All images courtesy of Kameha Grand Zürich
With the opening of their cutting-edge and artistic ‘Space Suite’, guests at the Kameha Grand Zürich Hotel can find themselves immersed in an out-of-world experience. German artist, adventurer and future astronaut Michael Najjar has completely transformed the room interior into a virtual space station. The walls, floor and ceiling are canvassed with universe motifs from the hubble space telescope, a rocket engine spot light illuminates the living room, and novels, films and audiobooks about space travel outfit the reading room.
Upon entering the space suite, an automated, erotic female voice welcomes ‘crew members’ in 8 different variations, confirming their login and reading instructions for operating the room. Once inside, an inverted universe carpet, based on several high-res files from hubble space telescope, spans throughout the length of the suite, abstracting space as white, and stars as black.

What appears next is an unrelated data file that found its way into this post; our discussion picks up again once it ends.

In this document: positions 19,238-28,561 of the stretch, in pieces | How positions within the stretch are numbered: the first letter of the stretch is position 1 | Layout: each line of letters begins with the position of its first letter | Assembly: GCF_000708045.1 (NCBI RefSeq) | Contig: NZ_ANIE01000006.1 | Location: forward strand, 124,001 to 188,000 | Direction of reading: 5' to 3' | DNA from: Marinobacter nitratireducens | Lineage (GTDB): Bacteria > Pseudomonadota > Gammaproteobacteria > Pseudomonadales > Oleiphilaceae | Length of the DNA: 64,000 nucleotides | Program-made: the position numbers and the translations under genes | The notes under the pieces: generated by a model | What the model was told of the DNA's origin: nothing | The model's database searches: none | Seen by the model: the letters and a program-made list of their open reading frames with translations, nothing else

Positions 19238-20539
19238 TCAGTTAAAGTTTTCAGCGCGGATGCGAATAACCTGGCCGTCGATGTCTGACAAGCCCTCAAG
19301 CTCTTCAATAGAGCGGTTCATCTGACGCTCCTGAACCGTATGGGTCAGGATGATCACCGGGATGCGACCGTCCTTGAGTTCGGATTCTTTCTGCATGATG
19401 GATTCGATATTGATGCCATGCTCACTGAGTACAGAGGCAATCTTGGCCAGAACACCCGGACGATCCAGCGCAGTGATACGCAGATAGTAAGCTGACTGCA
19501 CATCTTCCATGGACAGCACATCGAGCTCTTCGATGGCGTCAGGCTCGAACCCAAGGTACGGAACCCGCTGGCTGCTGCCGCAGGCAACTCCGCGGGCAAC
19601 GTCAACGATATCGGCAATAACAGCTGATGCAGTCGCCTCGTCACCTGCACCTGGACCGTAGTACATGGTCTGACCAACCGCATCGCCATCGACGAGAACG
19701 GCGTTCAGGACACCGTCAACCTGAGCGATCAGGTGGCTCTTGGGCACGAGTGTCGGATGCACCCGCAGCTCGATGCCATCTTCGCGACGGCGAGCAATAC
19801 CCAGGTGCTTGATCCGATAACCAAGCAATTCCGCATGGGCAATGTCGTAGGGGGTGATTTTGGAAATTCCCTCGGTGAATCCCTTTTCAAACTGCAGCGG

Within the ‘living module’, the window to the outside has been replaced by a reflective, mirrored surface — a physical simulation which interferes with reality. Spot lights inspired by rocket engines hang overhead and a space glove, where guests can place their phones or key cards, protrude from the wall. Four acrylic platforms hold mock ups of historic rockets and space ships — the famous V2, the Russian soyuz, the american space shuttle and the futuristic spaceship two by Virgin Galactic.
The bedroom is canvassed with a semi-transparent foil, which blocks visibility to the outside but allows light to enter. The black, rectangular bed protruding from the wall mimics the monolith from ‘2001: A Space Odyssey’, and has been conceived to look like it is floating without gravity. The ‘sleeping module’ also features a book shelf containing non-fiction and science fiction publications handpicked by najjar himself, each about space travel, technology and adventures.
Artwork by Najjar added to the suite interior includes ‘liquid gravity’, a piece that explores linkages between space, gravity, and the human body; portraits of the space crew of TMA-14M, which left earth in a Soyuz spaceship in September 2014 for ‘space voyagers'; and the video work ‘Orbital Cascade_57-46′, which visualizes the quantity of defunct objects in orbit around the earth from 1957 to 2046.